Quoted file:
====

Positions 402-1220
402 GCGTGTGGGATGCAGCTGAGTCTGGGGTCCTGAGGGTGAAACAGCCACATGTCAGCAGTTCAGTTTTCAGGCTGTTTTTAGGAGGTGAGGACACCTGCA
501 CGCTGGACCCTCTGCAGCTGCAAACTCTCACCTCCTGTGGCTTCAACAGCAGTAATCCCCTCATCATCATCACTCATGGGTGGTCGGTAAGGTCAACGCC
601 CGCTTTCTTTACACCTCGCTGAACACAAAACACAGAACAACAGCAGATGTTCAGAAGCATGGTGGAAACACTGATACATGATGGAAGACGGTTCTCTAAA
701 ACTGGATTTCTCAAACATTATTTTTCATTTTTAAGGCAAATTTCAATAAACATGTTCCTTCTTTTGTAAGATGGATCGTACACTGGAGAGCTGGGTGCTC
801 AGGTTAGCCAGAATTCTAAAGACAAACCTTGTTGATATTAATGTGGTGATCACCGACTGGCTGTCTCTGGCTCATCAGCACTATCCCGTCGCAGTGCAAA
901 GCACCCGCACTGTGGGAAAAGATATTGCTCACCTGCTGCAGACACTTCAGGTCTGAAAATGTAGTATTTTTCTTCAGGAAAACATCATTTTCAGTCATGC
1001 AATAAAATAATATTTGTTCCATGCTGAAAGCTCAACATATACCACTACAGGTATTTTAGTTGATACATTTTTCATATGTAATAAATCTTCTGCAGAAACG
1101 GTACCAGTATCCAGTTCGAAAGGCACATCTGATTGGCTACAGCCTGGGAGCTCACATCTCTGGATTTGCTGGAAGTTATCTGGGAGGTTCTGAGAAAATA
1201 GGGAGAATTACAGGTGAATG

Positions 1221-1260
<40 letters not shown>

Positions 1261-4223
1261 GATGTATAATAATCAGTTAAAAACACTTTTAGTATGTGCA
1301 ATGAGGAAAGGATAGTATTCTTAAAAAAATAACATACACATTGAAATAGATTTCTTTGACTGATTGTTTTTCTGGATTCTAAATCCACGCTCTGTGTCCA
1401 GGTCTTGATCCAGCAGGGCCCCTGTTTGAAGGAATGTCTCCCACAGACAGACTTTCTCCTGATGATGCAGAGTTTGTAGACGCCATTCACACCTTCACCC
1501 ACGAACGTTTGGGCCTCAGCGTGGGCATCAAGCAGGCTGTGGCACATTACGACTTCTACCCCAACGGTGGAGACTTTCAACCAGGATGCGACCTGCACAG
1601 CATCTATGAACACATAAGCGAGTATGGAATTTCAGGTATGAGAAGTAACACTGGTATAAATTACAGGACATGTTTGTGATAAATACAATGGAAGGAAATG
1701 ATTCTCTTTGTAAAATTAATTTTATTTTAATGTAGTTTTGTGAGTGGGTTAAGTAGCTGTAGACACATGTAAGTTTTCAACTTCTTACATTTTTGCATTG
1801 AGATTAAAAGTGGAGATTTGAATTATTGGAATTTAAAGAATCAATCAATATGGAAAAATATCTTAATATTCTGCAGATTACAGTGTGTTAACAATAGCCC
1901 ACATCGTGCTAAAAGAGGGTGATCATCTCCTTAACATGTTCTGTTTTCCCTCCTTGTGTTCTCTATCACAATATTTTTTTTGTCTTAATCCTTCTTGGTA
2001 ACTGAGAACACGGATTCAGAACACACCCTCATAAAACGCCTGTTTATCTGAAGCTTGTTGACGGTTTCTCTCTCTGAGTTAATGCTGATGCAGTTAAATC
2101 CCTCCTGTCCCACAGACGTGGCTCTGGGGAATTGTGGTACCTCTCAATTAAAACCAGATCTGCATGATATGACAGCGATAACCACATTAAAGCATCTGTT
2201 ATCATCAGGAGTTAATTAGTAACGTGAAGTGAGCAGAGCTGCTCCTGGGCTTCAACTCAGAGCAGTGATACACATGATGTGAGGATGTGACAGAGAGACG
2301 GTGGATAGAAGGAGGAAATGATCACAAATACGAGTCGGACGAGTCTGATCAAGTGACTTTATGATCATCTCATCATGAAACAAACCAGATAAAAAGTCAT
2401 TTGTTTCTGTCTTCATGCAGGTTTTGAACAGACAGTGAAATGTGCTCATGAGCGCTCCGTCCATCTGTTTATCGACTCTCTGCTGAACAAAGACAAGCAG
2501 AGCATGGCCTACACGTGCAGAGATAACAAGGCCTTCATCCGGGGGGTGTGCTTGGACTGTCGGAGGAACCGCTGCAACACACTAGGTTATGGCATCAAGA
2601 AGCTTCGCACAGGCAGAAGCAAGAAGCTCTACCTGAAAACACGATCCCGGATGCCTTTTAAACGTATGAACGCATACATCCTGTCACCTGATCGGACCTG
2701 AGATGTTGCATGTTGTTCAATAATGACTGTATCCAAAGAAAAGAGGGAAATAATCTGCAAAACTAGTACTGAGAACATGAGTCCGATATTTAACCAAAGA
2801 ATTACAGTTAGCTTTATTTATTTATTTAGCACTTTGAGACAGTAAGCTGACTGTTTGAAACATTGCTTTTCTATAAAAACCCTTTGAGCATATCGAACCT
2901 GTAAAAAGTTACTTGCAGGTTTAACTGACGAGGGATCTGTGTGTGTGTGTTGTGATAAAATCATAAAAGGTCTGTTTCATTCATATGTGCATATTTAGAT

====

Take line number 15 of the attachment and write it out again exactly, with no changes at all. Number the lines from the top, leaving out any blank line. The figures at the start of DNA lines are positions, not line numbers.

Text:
1301 ATGAGGAAAGGATAGTATTCTTAAAAAAATAACATACACATTGAAATAGATTTCTTTGACTGATTGTTTTTCTGGATTCTAAATCCACGCTCTGTGTCCA